First, the background, in case you need reminding. It’s the Japanese MotoGP round this weekend, and every rider has arrived at the Motegi circuit, despite some fearing they would grow a second evil head while spending time there following the devastating earthquake/tsunami/nuclear plant damage earlier this year.

Ordinarily, if there were concerning reports coming out from Japan, it would’ve been sensible for MotoGP as a whole not to go. But independent studies gave the all-clear, the Indycar Series didn’t kick up a fuss on the same track when they visited last month and held a mildly-entertaining race.

So for Honda’s Casey Stoner, Yamaha’s Jorge Lorenzo and Ducati’s Valentino Rossi, all of whom at some stage raised serious doubts they’d go in the months leading up to the event (admittedly in Rossi’s case there seems little point, given his miserable season), all of them have made the trip. Eventually.

There are a couple of things worth adding. The first is a tip of the hat in the direction of Rossi’s team-mate Nicky Hayden, who earlier this week cheekily tweeted he wasn’t going in a little prank. While perhaps not everyone got the funny side, I did. Although he is going to leave his shoes in Motegi as a precaution (not quite as drastic a move as Honda’s Dani Pedrosa, who is planning to leave *all* his clothes there. What, is he going to fly back in the nude? That’ll be interesting to explain at customs…). Moto2 rider Claudio Corti is the only rider from the top two classes who hasn’t made the trip, but given his very anonymous season so far, he won’t be missed.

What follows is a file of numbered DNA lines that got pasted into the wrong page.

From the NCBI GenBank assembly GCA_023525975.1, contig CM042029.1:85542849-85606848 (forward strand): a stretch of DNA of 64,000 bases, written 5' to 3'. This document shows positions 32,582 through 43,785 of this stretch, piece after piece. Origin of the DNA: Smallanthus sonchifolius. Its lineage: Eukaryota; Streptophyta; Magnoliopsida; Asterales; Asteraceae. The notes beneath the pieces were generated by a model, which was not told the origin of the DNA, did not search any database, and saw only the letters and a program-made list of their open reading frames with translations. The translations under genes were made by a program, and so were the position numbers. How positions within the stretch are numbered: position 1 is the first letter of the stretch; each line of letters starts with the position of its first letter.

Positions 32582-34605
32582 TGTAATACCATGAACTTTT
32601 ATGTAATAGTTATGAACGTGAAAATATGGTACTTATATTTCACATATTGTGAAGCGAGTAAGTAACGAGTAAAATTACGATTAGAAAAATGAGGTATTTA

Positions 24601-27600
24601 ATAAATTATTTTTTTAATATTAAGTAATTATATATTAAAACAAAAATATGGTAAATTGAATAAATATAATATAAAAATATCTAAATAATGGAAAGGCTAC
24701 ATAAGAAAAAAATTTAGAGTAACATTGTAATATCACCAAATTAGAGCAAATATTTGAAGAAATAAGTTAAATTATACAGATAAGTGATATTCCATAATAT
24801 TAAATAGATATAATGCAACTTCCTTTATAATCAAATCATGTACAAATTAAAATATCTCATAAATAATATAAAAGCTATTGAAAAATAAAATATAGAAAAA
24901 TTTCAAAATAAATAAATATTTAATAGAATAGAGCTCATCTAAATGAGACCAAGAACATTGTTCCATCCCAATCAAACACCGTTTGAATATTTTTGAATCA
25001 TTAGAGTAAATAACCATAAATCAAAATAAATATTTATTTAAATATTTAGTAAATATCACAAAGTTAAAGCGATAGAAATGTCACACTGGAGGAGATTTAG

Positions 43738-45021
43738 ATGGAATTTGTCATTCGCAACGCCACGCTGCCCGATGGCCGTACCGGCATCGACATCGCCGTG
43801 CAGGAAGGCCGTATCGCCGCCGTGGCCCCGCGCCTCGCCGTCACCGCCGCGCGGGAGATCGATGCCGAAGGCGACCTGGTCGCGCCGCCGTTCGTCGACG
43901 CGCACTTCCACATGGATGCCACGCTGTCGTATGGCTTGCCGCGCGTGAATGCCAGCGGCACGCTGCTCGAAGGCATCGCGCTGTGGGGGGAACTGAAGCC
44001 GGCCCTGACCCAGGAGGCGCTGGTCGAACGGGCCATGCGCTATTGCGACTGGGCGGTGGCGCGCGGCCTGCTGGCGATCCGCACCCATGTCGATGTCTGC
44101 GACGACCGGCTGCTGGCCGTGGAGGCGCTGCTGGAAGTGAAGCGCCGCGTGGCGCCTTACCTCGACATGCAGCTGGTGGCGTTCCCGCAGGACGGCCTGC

Second is the fact that certain ‘reports’ aren’t helping the paranoia of the paddock at large. Like this one, for example. Pfft. Get a grip, man.

Thirdly is the complaint that having a Japanese GP isn’t what the Japanese people want, because they’ll be too busy rebuilding their nation, particularly around the stricken Fukushima area. Well, sure, they are trying to get that part of the country back on its feet, but it’s more than a little arrogant to assume they don’t want to attend a race for one weekend of the year.

The Indianapolis Formula 1 race in 2001, held just two-and-a-half weeks after the 9/11 attacks, was a huge success and a strong sign against adversity. Holding a motorsport event, likewise, can bring valuable economic benefit to that part of Japan as well as a show of support, if only some people weren’t so danged reluctant. I understand one of the Japanese riders, possibly Hiroshi Aoyama, has been drumming up support for the race as ticket sales have not been healthy- due to the overwhelming negative publicity.

And that’s all. Hopefully.

Disclaimer: I should add my potential hypocrisy in the fact I am a blogger, based in the UK, and could hardly be further away from Motegi if I tried. Well, if I enjoyed flying and had a weekend to spare, and someone gave me £5,000 to turn up at each MotoGP race, I’d happily be there. But seriously, I can’t see the harm in Motegi, and to anyone with an ounce of common sense, they know they’ll receive more radiation in their flight to and from the track than they would spending four days there.